The uterus is an organ in the shape of the pear in which the fetus will grow before being born. It is, of course, hollow, and as such is lined with a tissue known as the endometrium. This lining is where endometrial cancer gets its name because cancer grows in the lining. Most uterus cancers are in fact endometrial cancer. Some people who have endometrial cancer will be asymptomatic — showing no symptoms — until the disease spreads to other organs in their body.
That said, there are some red flags that come with this type of cancer including vaginal bleeding, and the symptoms will only worsen as cancer progresses. Endometrial cancer can be hard to detect in women who have not yet gone into menopause and are still active in their menstrual cycle as their symptoms of vaginal bleeding may be mistaken for menstruation. It is easier to diagnose endometrial cancer in women who have already completed the process of menopause.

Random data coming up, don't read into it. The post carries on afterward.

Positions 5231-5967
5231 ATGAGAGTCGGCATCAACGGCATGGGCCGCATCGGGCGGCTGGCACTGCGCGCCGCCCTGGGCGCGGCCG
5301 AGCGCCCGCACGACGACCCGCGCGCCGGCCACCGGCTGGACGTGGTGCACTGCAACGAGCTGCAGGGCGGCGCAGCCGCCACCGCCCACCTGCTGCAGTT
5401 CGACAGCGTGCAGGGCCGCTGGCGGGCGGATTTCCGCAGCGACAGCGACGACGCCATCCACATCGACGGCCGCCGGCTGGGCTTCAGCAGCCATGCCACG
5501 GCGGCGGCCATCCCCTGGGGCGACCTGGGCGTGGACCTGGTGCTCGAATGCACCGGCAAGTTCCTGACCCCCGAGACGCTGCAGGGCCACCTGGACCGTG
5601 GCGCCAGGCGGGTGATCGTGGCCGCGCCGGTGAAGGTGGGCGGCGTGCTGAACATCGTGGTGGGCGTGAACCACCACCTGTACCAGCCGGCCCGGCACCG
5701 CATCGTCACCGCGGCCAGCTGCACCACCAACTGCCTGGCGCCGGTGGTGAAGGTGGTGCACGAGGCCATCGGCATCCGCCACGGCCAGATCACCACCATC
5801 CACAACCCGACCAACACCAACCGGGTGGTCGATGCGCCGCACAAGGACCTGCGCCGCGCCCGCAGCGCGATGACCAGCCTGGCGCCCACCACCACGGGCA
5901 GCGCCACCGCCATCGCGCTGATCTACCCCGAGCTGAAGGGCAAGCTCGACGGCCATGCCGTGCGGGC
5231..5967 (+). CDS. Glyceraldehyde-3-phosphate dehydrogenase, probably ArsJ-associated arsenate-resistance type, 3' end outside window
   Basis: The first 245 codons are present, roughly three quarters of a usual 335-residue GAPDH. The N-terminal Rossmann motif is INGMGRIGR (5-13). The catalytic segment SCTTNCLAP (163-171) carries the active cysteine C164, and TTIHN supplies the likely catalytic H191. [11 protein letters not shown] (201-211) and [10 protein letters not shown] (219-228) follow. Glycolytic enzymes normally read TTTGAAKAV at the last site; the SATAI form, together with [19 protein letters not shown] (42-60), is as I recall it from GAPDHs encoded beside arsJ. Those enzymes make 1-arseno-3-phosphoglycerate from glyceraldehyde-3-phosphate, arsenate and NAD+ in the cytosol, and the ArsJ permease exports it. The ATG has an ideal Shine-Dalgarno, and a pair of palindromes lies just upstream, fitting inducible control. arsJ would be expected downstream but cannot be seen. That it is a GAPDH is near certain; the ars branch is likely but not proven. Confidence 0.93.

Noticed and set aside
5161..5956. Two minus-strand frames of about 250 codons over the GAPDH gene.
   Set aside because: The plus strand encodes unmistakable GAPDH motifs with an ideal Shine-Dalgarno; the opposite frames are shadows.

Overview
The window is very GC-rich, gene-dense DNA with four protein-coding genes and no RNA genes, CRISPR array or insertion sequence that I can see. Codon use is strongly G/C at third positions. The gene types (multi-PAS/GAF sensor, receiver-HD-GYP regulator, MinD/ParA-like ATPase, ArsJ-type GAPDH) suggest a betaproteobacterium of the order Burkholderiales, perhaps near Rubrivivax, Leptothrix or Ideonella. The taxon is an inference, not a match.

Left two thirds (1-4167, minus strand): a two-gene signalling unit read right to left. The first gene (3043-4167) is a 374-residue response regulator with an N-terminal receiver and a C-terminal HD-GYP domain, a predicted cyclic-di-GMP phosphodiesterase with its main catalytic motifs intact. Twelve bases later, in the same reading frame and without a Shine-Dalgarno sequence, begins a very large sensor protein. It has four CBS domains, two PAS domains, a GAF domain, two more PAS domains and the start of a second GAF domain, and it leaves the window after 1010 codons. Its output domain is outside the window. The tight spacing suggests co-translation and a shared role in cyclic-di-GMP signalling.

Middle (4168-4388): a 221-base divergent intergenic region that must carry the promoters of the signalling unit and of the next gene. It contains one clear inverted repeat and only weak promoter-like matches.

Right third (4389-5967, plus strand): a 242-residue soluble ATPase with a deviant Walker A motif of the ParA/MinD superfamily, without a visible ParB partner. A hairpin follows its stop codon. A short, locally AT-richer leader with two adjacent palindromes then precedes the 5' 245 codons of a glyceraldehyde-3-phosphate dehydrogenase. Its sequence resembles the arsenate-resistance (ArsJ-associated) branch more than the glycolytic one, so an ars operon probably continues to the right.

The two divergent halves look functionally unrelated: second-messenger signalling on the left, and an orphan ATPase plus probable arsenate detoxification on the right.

1. Vaginal bleeding
Vaginal discharge or bleeding is something that you’ll find in nine out of every 10 women who have endometrial cancer. Prior to menopause, this would entail abnormally large volumes in their menstrual periods, or perhaps even bleeding in between their red days.
If the patient already entered menopause, then any vaginal bleeding could be considered unusual unless she is undergoing HRT — hormone replacement therapy. While HRT does cause vaginal bleeding for some postmenopausal patients, the initial occurrences of bleeding should still be checked by a trained physician to ensure that the bleeding is in fact caused by hormone replacement therapy as opposed to endometrial cancer.
All that being said, even if someone notices vaginal bleeding, there is no need to panic. No more than 15% of postmenopausal women who experience bleeding actually have endometrial cancer. There are many other things that could cause vaginal bleeding without being as severe as cancer.